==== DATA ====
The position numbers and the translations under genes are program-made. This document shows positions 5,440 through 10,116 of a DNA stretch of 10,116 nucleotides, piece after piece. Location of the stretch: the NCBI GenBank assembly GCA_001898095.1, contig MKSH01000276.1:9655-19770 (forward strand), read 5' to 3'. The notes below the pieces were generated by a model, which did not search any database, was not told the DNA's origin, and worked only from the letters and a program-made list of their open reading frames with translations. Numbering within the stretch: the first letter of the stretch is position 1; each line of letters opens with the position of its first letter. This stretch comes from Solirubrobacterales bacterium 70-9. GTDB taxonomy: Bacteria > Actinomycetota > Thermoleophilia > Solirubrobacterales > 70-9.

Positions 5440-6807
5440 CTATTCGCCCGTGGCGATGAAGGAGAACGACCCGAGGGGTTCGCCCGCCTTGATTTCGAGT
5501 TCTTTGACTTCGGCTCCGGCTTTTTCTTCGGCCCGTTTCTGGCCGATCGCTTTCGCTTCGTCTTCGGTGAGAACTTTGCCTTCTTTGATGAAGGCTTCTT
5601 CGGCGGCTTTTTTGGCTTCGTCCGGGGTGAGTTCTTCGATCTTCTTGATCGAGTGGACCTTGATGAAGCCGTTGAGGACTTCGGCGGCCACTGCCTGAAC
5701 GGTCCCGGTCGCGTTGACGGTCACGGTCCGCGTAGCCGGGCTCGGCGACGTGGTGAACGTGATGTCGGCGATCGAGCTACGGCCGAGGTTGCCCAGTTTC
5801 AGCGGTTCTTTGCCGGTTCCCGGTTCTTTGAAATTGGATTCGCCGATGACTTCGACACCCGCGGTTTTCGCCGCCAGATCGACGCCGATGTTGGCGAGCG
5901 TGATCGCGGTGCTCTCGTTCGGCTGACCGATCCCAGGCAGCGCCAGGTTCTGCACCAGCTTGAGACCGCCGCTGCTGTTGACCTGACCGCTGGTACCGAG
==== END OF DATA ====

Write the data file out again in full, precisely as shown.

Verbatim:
The position numbers and the translations under genes are program-made. This document shows positions 5,440 through 10,116 of a DNA stretch of 10,116 nucleotides, piece after piece. Location of the stretch: the NCBI GenBank assembly GCA_001898095.1, contig MKSH01000276.1:9655-19770 (forward strand), read 5' to 3'. The notes below the pieces were generated by a model, which did not search any database, was not told the DNA's origin, and worked only from the letters and a program-made list of their open reading frames with translations. Numbering within the stretch: the first letter of the stretch is position 1; each line of letters opens with the position of its first letter. This stretch comes from Solirubrobacterales bacterium 70-9. GTDB taxonomy: Bacteria > Actinomycetota > Thermoleophilia > Solirubrobacterales > 70-9.

Positions 5440-6807
5440 CTATTCGCCCGTGGCGATGAAGGAGAACGACCCGAGGGGTTCGCCCGCCTTGATTTCGAGT
5501 TCTTTGACTTCGGCTCCGGCTTTTTCTTCGGCCCGTTTCTGGCCGATCGCTTTCGCTTCGTCTTCGGTGAGAACTTTGCCTTCTTTGATGAAGGCTTCTT
5601 CGGCGGCTTTTTTGGCTTCGTCCGGGGTGAGTTCTTCGATCTTCTTGATCGAGTGGACCTTGATGAAGCCGTTGAGGACTTCGGCGGCCACTGCCTGAAC
5701 GGTCCCGGTCGCGTTGACGGTCACGGTCCGCGTAGCCGGGCTCGGCGACGTGGTGAACGTGATGTCGGCGATCGAGCTACGGCCGAGGTTGCCCAGTTTC
5801 AGCGGTTCTTTGCCGGTTCCCGGTTCTTTGAAATTGGATTCGCCGATGACTTCGACACCCGCGGTTTTCGCCGCCAGATCGACGCCGATGTTGGCGAGCG
5901 TGATCGCGGTGCTCTCGTTCGGCTGACCGATCCCAGGCAGCGCCAGGTTCTGCACCAGCTTGAGACCGCCGCTGCTGTTGACCTGACCGCTGGTACCGAG